The Rise and Fall of the Kevlar Kids

Thousands of children have died in Iraq. No one denies this. Of course, there is a war going on over there. Everyone knows people die in a war, sometimes even civilians. Some of these deaths were accidents, where our military acted rashly and just plain made a mistake. Some of these deaths were just kids in the wrong place at the wrong time, who got caught up in the crossfire. But some of them were “enemy combatants”.
Now I know that we were warned when we went into Iraq that our soldiers might be fighting “twelve and fourteen year old boys”, because those crazy Iraqis were evil enough to send their children in to fight for them. Those boys never materialized, but I wasn’t talking about them, anyway.
I’m talking about the Kevlar Kids. The ones the enemy uses as shields.
Now I am against this war in general, but I can talk rationally about it. I can debate the rationale for war, I can respect the men and women out there fighting it for our side. I can discuss strategy, and even give credit to those with whom I do not agree, but who truly believe that this war was the right choice for this country. Until someone brings up the Kevlar Kids.

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When Patriotism Becomes Isolationism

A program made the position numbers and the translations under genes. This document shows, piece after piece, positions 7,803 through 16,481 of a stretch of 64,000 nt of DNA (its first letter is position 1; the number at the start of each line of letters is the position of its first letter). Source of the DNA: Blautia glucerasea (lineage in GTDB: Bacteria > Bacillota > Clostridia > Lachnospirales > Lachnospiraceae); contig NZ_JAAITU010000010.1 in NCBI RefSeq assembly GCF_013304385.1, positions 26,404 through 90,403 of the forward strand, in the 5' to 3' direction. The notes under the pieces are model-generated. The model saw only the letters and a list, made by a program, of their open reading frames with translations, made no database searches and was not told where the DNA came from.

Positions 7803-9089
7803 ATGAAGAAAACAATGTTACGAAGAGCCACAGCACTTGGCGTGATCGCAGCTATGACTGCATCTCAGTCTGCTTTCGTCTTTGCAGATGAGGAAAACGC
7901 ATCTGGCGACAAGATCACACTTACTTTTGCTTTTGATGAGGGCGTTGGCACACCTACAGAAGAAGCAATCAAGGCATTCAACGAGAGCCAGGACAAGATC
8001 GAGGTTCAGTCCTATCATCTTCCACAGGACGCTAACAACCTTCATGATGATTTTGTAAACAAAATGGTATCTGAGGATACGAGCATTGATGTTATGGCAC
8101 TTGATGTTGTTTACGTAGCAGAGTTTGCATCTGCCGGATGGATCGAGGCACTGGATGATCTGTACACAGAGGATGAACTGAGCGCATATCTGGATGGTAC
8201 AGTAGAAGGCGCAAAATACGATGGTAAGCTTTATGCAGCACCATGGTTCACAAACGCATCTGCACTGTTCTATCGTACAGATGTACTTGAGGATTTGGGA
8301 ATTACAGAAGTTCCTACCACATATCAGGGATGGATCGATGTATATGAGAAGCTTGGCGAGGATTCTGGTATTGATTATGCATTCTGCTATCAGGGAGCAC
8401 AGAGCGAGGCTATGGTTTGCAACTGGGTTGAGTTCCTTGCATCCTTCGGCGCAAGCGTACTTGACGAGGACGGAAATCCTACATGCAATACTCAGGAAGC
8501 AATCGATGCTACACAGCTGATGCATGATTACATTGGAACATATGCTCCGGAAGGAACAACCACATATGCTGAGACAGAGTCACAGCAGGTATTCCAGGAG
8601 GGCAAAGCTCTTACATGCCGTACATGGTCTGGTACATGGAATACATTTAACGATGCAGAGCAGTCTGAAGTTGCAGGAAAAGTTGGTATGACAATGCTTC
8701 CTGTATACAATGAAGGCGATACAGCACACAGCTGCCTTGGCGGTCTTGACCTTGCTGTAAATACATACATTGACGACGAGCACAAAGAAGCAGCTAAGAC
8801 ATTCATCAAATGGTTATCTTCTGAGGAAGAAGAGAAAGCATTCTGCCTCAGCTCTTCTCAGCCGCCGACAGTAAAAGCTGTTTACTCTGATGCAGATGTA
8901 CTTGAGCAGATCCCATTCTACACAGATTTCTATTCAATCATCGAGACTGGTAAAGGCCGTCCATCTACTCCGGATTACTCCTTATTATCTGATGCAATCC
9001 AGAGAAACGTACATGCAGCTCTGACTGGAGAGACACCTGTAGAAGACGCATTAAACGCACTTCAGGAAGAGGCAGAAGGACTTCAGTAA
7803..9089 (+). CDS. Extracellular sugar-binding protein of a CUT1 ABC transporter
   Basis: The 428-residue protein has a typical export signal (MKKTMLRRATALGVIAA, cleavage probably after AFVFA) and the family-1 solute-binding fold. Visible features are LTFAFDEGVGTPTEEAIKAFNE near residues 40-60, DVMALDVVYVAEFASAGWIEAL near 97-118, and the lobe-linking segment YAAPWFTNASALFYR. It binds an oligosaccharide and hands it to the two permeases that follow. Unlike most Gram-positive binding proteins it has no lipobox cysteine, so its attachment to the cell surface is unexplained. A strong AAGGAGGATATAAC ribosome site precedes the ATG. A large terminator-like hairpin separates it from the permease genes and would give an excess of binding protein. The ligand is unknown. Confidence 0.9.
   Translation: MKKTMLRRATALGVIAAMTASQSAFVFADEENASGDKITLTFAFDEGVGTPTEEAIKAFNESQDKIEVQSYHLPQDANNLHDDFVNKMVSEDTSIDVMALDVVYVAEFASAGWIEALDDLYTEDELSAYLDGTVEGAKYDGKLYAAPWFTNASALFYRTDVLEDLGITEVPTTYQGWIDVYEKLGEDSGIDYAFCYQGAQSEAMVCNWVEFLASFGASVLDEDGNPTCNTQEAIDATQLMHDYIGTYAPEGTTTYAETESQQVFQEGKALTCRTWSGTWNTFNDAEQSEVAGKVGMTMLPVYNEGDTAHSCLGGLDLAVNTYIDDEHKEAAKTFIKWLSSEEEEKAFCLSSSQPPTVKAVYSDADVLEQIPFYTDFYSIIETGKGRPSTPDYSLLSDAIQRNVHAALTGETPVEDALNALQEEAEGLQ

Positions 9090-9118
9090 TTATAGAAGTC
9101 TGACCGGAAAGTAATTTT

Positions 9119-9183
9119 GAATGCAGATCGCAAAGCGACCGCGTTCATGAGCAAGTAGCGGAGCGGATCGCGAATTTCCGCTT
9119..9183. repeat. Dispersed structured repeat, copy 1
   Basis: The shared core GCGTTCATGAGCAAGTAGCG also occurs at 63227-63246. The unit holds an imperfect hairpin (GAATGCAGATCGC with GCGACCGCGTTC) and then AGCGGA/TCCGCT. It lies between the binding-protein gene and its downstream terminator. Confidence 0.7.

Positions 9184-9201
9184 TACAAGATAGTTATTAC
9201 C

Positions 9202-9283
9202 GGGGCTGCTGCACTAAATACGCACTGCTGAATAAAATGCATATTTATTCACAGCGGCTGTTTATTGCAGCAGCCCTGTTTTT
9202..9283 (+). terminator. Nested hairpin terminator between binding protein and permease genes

We hear a lot these days about Patriotism. Those who support the war in Iraq and the War on Terror and all its endeavors are Patriots. Those who question the policies of the Administration and are in favor of bringing home the troops are Un-Patriotic. Those who profess eternal vigilance and protest the overreach of our current Administration are Patriotic, while those who feel that the Patriot Act and similar legislation protect us from another terrorist attack are Un-Patriotic. All of these can be right or wrong, depending on your definitions and your point of view. Personally, I think that if you love your country, for whatever reason, you are a Patriot. You will take whatever action you feel is right to support and guide it.

But there is another label that has been cropping up here and there in political arguments for years. One that no one wants to have thrown at them. The kiss of death for any reasonable discussion you may have going:


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